If Nick Clegg's position as Lib Dem leader is more secure than it was at the start of the week (largely thanks to the ineptitude of his enemies), it is also clear that he is not safe yet. While he has the support of a majority of his party's MPs (who have the power to trigger a leadership election through a vote of no confidence), he could still face a contest if at least 75 constituency associations and student groups demand one.
It is significant, then, that Clegg is coming under increased activist pressure. In a letter to today's Times, the well-organised Social Liberal Forum writes that "It’s right that the party re-examines its strategy, how we deliver it, and what we will be offering the electorate at the general election in 2015 — and it is right that this debate should include who leads the party. The membership will hold the key to this re-examination, and we acknowledge that views differ on how to approach these issues within the party — as they do within the Social Liberal Forum (SLF)."
But while it's unsurprising to see the left-leaning SLF challenge Clegg's leadership (its co-chair Naomi Smith is an aide to Lord Oakeshott), it's the intervention of Liberal Democrat Voice editor Stephen Tall that will most trouble the party's high command. The usually loyal Tall, who has edited the activist website since 2007, argues persuasively that Clegg should resign on the grounds that the party "needs a leader who can negotiate the best deal possible to advance the Lib Dem manifesto".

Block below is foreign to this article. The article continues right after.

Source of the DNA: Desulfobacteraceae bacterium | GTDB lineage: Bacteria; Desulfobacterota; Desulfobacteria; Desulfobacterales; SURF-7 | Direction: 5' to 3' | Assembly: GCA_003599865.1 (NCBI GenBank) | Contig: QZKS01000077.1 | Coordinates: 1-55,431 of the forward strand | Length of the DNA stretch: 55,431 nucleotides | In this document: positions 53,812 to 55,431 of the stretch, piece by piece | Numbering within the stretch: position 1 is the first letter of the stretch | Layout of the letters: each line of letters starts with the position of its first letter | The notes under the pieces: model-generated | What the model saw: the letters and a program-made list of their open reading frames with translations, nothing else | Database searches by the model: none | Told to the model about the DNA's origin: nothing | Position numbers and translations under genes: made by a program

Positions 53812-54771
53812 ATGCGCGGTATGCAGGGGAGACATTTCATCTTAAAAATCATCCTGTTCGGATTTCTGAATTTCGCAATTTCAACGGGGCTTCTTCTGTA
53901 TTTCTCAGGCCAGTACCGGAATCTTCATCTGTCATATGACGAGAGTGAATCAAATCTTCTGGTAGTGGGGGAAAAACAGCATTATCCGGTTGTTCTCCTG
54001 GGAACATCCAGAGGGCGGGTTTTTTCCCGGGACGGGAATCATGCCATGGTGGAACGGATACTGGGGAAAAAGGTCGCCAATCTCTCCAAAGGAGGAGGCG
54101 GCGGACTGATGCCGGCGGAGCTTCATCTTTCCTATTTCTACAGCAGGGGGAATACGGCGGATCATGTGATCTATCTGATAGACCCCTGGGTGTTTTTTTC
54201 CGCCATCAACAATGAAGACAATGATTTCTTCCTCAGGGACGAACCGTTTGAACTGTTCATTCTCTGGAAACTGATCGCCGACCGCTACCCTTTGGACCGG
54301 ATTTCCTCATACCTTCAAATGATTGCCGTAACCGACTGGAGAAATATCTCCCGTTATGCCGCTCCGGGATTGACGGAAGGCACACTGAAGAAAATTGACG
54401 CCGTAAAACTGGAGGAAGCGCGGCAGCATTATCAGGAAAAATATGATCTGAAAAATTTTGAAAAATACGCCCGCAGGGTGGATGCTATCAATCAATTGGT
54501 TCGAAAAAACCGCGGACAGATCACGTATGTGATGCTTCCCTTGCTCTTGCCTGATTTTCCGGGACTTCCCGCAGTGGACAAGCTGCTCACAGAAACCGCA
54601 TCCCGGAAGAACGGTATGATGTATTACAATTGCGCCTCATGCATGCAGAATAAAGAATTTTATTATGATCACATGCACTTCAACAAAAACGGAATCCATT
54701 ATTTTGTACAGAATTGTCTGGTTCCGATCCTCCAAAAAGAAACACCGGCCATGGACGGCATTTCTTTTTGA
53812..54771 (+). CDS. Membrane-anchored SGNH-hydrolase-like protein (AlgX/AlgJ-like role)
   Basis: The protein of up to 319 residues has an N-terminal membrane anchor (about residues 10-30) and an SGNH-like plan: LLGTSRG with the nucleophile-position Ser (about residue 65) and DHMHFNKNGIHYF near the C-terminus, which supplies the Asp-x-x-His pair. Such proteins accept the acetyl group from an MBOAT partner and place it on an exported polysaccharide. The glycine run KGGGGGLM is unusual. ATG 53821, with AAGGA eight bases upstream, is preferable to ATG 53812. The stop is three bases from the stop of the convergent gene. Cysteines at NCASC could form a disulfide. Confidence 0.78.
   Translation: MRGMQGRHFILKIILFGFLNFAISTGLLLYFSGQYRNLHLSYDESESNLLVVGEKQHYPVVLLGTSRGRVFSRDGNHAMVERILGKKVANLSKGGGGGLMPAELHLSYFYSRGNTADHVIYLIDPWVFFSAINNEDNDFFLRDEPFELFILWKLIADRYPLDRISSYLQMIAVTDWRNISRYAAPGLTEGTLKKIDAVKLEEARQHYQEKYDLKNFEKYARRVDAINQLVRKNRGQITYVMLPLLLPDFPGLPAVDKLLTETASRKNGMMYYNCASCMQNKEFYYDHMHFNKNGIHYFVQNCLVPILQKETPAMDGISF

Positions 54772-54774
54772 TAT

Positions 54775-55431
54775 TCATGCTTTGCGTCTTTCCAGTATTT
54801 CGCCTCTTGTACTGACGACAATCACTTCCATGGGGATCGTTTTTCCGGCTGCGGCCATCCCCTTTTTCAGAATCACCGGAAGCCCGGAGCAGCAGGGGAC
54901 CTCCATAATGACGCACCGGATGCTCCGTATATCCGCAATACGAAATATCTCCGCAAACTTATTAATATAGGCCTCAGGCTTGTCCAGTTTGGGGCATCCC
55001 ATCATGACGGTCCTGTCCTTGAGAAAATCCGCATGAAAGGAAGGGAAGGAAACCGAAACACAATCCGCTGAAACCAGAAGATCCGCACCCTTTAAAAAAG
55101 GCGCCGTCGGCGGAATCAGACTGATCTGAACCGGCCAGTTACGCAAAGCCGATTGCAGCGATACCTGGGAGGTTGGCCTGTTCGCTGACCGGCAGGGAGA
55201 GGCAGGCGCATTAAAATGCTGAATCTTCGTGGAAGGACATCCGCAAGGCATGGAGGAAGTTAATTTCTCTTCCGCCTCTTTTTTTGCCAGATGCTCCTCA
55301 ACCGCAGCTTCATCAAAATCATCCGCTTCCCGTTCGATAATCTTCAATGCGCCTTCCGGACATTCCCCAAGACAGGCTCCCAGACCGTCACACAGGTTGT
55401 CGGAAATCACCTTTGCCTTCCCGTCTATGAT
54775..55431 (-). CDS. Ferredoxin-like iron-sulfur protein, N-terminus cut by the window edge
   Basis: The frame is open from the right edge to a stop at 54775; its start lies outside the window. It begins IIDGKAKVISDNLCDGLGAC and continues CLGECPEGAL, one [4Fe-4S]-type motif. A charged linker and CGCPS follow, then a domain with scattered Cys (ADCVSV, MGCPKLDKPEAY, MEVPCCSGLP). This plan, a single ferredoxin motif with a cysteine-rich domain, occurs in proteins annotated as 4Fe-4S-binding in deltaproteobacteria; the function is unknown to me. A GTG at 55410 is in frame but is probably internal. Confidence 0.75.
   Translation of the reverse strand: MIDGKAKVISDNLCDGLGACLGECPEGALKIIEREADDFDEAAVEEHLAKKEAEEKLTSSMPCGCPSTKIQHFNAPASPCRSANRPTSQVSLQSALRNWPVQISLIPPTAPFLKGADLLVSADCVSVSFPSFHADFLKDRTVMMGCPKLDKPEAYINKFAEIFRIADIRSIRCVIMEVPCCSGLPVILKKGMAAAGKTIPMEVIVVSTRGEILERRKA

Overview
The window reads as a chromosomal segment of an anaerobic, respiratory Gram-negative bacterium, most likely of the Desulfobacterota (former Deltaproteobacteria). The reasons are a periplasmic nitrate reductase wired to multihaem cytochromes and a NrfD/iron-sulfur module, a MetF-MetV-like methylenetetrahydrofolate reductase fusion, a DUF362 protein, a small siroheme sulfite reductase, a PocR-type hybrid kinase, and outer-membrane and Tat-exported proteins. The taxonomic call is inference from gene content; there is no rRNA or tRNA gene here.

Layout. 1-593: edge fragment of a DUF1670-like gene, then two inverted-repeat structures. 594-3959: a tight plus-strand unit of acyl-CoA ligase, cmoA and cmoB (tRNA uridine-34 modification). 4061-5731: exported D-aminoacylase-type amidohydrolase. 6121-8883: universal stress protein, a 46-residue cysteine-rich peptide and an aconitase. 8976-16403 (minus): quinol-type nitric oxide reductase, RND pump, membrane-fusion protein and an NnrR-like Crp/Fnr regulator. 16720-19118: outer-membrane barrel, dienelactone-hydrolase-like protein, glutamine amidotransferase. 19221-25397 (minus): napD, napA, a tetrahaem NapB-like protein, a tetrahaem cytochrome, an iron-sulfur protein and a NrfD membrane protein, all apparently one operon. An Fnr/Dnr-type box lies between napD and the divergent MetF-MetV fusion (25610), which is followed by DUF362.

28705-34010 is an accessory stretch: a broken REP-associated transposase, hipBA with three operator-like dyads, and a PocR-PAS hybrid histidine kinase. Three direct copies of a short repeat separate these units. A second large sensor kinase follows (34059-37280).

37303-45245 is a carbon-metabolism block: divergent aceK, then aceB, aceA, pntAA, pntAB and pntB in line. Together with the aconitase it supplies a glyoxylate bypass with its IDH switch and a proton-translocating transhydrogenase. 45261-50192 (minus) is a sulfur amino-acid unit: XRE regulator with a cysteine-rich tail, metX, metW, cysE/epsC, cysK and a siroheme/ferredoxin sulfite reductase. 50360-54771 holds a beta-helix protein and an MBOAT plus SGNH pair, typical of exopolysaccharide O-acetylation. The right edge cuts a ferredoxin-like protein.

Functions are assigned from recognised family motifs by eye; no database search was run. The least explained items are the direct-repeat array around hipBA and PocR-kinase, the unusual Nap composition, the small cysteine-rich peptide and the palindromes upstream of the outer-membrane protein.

He writes: "I don’t think Nick will be able to secure a Coalition deal with the Conservatives that Lib Dem members will be prepared to sign up to: there is too much suspicion lingering from the current deal. Nor do I think Nick will be able to do a deal with Labour that he will be able credibly to communicate to the voters as anything other than a complete about-turn on the previous five years of cohabitation with the Tories.
"In short, Nick is one of the impediments (not the only one, but a not insignificant one) to the Lib Dems being free to negotiate a second Coalition if that’s the hand we’re dealt."
He adds that Clegg could remain as Deputy Prime Minister until May 2015, allowing the new party leader to "present the party’s manifesto unencumbered by the compromises of coalition."
It's the kind of pragmatic argument that could quickly gain ground among party members (39 per cent of whom currently want Clegg to resign). While the Lib Dem leader has avoided a palace coup, the danger is that he now suffers death by a thousand cuts at the hands of his activists.